Ballfield wanted; Councilman pushes for park on top of parking facility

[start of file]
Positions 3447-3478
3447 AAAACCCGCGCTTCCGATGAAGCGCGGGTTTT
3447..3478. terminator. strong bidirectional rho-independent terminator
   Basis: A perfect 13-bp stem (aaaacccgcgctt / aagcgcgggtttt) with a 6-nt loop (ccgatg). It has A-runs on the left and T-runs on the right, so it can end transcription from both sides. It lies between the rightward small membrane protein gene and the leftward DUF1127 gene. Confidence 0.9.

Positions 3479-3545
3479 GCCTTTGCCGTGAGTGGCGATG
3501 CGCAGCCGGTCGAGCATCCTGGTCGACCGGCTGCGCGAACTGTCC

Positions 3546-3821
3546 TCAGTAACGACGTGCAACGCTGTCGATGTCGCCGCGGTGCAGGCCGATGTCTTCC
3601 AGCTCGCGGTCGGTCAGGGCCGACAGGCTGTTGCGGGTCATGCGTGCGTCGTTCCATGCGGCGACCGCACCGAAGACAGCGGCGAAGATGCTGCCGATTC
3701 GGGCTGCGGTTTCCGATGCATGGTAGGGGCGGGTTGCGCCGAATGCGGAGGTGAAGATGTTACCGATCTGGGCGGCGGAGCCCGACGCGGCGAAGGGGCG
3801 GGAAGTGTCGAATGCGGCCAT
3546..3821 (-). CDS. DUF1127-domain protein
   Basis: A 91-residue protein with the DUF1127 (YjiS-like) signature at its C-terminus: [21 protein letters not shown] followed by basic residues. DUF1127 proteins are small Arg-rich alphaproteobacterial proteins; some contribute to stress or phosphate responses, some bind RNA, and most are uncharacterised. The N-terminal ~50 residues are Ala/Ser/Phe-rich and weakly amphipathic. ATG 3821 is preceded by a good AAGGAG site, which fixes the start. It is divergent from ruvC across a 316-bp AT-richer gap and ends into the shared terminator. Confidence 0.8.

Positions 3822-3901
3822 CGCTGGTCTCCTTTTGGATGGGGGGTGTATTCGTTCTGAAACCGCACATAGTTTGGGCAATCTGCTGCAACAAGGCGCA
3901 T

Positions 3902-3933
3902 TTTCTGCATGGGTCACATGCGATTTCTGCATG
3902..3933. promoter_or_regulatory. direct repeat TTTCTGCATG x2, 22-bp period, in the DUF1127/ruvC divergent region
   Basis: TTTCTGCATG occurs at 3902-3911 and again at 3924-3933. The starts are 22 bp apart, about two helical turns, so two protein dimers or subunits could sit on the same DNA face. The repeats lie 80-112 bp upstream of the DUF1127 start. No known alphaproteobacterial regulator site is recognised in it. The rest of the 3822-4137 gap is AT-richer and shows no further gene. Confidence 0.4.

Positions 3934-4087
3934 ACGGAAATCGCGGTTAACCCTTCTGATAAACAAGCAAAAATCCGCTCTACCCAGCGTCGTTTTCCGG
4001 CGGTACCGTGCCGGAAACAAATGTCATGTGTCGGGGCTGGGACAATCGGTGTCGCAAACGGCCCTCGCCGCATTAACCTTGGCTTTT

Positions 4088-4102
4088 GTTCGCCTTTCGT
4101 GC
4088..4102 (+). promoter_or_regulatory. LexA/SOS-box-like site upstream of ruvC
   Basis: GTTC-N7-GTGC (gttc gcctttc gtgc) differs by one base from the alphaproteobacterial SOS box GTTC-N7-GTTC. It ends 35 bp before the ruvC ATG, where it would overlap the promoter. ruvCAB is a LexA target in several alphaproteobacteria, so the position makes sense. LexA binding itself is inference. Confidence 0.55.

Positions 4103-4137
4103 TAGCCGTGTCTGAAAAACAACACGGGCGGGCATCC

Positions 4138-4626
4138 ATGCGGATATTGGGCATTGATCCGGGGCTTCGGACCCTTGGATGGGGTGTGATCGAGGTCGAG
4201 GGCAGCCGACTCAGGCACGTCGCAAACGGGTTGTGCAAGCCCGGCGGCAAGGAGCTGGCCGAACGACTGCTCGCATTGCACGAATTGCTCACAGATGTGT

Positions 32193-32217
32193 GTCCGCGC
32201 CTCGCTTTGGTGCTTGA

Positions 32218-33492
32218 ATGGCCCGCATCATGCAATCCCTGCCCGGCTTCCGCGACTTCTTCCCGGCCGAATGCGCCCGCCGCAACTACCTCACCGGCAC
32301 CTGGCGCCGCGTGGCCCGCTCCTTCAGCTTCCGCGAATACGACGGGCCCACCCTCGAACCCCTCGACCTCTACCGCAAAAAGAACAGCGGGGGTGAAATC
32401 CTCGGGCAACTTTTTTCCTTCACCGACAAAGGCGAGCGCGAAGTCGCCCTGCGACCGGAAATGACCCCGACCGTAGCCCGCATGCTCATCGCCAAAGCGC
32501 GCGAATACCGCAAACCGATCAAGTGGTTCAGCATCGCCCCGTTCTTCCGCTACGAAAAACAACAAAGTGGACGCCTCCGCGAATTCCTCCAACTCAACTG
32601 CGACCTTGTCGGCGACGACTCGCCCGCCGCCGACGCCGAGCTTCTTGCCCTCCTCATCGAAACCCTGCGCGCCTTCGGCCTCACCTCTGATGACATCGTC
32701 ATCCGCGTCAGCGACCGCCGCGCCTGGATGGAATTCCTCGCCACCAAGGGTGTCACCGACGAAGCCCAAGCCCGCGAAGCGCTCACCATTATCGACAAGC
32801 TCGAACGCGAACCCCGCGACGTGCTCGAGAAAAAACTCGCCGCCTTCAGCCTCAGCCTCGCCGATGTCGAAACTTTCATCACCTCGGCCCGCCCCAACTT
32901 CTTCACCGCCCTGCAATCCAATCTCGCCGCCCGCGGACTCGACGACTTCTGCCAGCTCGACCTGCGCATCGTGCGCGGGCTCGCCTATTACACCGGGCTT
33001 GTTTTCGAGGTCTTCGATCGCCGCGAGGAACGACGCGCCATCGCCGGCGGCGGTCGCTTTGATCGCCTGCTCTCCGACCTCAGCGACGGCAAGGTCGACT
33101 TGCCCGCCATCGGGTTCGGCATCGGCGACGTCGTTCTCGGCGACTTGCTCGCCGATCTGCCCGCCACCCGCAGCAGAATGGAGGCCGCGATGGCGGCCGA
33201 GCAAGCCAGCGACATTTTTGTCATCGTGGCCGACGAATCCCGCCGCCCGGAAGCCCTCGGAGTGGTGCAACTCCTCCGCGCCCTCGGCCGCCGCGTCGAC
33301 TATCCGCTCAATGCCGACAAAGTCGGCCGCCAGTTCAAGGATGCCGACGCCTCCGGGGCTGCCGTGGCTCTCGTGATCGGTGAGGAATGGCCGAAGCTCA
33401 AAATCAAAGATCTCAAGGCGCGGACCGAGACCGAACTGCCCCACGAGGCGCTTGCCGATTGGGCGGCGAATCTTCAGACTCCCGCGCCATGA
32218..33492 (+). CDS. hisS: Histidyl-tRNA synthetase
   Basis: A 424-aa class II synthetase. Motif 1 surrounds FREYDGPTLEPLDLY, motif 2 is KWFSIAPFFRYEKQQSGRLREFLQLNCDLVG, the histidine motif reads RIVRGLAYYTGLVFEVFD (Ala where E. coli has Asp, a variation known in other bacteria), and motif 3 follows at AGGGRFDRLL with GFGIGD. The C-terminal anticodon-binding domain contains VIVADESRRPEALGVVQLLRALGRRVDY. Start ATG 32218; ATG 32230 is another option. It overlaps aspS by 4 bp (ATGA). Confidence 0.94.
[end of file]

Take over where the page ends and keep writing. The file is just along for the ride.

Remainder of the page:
Local kids are so desperate for a place to play baseball that even the most unlikely venues can turn into mini-stadiums. Take a small 20-by-30 foot covered passageway in the Shipyard project. While developers intended for it simply to be used as a way to get from Hudson Street to Shipyard Lane, from the hours of 3 p.m. to about 9 p.m. most passersby choose alternative routes due to the nearly non-stop game of stick ball that is played there. And it is not just there. All over town, more and more kids are playing softball and soccer too, putting an increased strain on the city’s limited field space. Something needs to be done to provide kids like these with more places to play, says the City Council. And Fifth Ward Councilman Michael Cricco says that he has just the solution. The councilman wants Frank “Pupie” Raia, a local developer, to build a roof over a parking lot that he has proposed for 10th to 11th Street on Madison. And on the roof, Cricco wants Raia to build a 200-by-400 foot grass field that could be used for girls’ softball, Little League baseball, the Babe Ruth league and soccer. “Recreation is booming in Hoboken,” said the councilman last week. “In the last four years, we have seen the girls’ softball league grow from 80 kids to more than 400. We just need more space to play.” Cricco can depend on more than just good will to get the field built. Last year, Raia was tapped by the council to serve as the primary developer of a four-by-two block area that includes the proposed parking lot. As the developer chosen to execute the city’s northwest redevelopment plan, Raia was given the right to develop the land, which is filled with vacant lots and abandoned warehouses, even though he did not own several of the parcels slated for redevelopment. Landowners who had sat on their property there for years without developing it were given the option to negotiate a sale to Raia, or face condemnation proceedings from the city. In exchange, Raia promised to build a $120 million development that would feature more than 200 units of affordable housing, a supermarket and a building that could be rented by one of the city’s charter schools. In addition, Raia’s plans also call for almost 700 additional residential units that could be rented at market rates. But Raia’s bulldozers have idled for the last year while a pair of landowners who objected to the city’s plans sued. Finally, last month, it appeared that the project might get off the ground when the council approved a legal settlement that permitted the two landowners to develop their own projects alongside Raia’s. Raia signed off on the plan and said that he could still make good on his promises to the city if the city helped him identify some additional parcels in the surrounding area where he might build. But when the developer showed up at the council meeting on July 10 to ask for the council’s blessing in developing an additional three lots, Cricco said that Raia should commit to building the ball field before the council allows him to build on the properties. The meeting ended with Raia vowing to try his best. “We can dictate what we want there, and our needs have changed since we initially put this together,” said Cricco Wednesday. “We can make amendments to the plan to state that a field has to go there.” At the council meeting, Raia said that he did not have a problem with the idea. “When I first heard about it I thought it was crazy,” he said then. “We have a lease with Shop-Rite and they want to have parking there, but if it is alright with Shop-Rite, it is alright with me.” But the developer warned the council that he had broached the idea of building a garage at the site previously, and supermarket officials balked at the prospect, citing concerns over security in covered parking lots. Later in the meeting, Raia warmed to the idea and even suggested that the field might be named after his mother, Lorraine. Must make his ‘best effort’ After a closed-door discussion with the developer, the council voted unanimously to support releasing the parcels with the understanding that Raia would undertake his “best effort” to get the field constructed. Ideally, the council would like to see a regulation-size field built there. The only Little League field in town, which sits just behind Sinatra Park off Hudson Street, does not meet Little League regulations, so all-star games and playoffs can not be played there. As a result, local baseball and softball teams often have to travel far out of town for the games that matter most. As of press time, city officials, Raia and representatives from Shop Rite were trying to find a time to discuss the proposal after a preliminary meeting for Wednesday fell though. Even if Shop Rite officials nix the idea, Raia said that he would like to work to find another site in the development area where it might be possible to construct it. “I’m committed to working with the city to get a field,” he said. City officials want to move fast to get something locked in place. “We have an opportunity that we don’t get often,” said Cricco, who has coached in the girls’ softball league for the last seven years. “We can dictate what we want there now, but once it is built, it is built.”


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